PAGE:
That's it! You've created your first light show. Make sure you return to the LEDfx home page and press the SAVE button to save your devices/patterns/segments in the app. Then press the play icon to upload your creation to your ESP8266 and be dazzled. The patterns uploaded to your ESP8266 are stored in the microcontroller's EEPROM, so will persist even if it is powered off.

Firebase support

LEDfx can use Firebase for cloud storage to backup your hard work. Also, Firebase can be handy if you use LEDfx on multiple Android phones/tablets. Backup and restore your LEDfx data with Firebase and your data will always be in sync across all your Android devices.

To use Firebase go the Firebase Console web site and create an account, if you don't have one already. LEDfx stores a tiny amount of data, so their free "Spark Plan" provides more then enough cloud storage. You'll be storing your LEDfx data in a Firebase project, so go to the Firebase Console and click "Add a project". Enter a name for your project and select a country appropriate for your locale, then click "Create Project". Once the project is created, select it in the Firebase Console and look for a link that says "Add Firebase to your web app" and click it. There you'll see the Firebase configuration info that uniquely identifies your Firebase project. It will look something like this:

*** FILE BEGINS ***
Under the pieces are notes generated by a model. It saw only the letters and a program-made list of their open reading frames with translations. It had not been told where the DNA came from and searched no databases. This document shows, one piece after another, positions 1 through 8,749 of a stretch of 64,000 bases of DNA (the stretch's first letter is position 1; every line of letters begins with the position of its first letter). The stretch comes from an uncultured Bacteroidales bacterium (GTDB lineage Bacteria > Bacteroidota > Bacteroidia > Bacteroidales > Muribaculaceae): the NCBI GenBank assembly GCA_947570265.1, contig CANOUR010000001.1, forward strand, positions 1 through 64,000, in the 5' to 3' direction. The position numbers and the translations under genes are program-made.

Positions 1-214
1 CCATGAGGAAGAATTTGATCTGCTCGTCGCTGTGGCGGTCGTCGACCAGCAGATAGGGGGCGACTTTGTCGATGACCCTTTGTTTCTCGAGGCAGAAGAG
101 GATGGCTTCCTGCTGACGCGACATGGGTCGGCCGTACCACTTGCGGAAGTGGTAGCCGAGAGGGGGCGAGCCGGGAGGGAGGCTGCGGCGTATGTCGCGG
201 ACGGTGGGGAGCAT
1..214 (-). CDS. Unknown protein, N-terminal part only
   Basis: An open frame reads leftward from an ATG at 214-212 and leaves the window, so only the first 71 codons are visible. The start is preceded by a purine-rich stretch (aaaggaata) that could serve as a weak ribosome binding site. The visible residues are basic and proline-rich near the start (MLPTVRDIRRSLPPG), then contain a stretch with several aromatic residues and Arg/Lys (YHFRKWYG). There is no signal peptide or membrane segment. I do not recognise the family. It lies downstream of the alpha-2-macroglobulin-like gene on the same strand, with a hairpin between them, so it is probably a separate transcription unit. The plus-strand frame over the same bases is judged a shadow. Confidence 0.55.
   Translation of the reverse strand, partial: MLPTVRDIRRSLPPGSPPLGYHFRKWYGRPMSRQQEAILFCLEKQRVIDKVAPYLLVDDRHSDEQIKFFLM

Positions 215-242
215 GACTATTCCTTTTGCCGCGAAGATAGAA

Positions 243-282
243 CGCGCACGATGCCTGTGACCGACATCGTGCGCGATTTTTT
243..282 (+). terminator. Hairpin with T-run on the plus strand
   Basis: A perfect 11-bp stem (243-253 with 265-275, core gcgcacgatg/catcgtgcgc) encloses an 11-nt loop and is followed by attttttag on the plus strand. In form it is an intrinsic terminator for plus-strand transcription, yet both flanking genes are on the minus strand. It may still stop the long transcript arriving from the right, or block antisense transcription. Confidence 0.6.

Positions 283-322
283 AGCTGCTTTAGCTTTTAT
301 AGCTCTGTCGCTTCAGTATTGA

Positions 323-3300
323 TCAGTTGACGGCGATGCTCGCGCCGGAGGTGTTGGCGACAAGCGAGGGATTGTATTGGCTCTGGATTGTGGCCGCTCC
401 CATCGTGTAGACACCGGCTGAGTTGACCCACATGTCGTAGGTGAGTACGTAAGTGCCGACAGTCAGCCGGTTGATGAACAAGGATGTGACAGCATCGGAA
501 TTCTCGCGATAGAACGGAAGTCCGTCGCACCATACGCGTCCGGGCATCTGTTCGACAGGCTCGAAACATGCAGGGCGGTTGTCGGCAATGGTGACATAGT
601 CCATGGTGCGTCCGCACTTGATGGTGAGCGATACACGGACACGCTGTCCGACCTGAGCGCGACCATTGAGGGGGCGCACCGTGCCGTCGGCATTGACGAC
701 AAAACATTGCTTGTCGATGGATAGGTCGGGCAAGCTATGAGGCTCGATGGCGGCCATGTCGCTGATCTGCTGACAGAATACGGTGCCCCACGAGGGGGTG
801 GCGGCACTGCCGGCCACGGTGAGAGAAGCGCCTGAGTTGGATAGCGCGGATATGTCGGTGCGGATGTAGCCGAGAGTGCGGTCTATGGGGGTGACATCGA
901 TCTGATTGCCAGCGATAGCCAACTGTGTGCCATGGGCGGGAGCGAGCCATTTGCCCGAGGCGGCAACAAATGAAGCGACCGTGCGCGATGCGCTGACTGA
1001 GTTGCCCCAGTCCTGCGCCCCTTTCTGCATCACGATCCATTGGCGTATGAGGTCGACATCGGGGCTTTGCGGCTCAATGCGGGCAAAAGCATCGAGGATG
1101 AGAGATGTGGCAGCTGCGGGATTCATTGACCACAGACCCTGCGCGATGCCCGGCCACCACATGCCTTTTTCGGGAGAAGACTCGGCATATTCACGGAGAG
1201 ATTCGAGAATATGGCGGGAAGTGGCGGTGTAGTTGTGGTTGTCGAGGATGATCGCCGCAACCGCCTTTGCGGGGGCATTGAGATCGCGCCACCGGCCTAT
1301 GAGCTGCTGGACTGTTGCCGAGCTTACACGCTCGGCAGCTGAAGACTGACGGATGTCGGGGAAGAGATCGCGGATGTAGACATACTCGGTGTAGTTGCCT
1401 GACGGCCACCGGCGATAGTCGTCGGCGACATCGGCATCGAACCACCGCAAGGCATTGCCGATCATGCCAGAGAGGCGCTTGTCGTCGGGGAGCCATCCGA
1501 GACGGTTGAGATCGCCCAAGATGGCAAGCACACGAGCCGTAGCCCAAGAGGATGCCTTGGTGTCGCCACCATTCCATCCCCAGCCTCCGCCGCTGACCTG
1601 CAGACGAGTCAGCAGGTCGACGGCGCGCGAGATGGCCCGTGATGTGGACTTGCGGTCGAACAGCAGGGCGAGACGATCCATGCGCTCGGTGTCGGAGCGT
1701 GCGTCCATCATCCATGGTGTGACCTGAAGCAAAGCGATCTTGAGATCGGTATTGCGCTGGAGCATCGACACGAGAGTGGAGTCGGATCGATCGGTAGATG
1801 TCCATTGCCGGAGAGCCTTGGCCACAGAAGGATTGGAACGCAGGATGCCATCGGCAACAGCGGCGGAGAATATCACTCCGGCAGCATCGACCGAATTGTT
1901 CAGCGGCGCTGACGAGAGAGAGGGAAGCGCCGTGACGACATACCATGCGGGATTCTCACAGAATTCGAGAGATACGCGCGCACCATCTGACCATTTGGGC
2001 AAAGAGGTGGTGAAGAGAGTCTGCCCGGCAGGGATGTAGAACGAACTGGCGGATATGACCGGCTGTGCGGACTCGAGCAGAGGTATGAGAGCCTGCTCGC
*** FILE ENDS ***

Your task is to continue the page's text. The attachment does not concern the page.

We're interested in everything between the curly braces of the config var, so copy all of that (including the curly braces). Back in LEDfx, open the Firebase page and paste your configuration info into the "Config" field.

Then enter a file name for your LEDfx data. If you have lots of different LEDfx content, you can store them all under different file names in Firebase.

That completes the Firebase setup. You should now be able to press the Backup and Restore buttons to save/load LEDfx data to/from Firebase.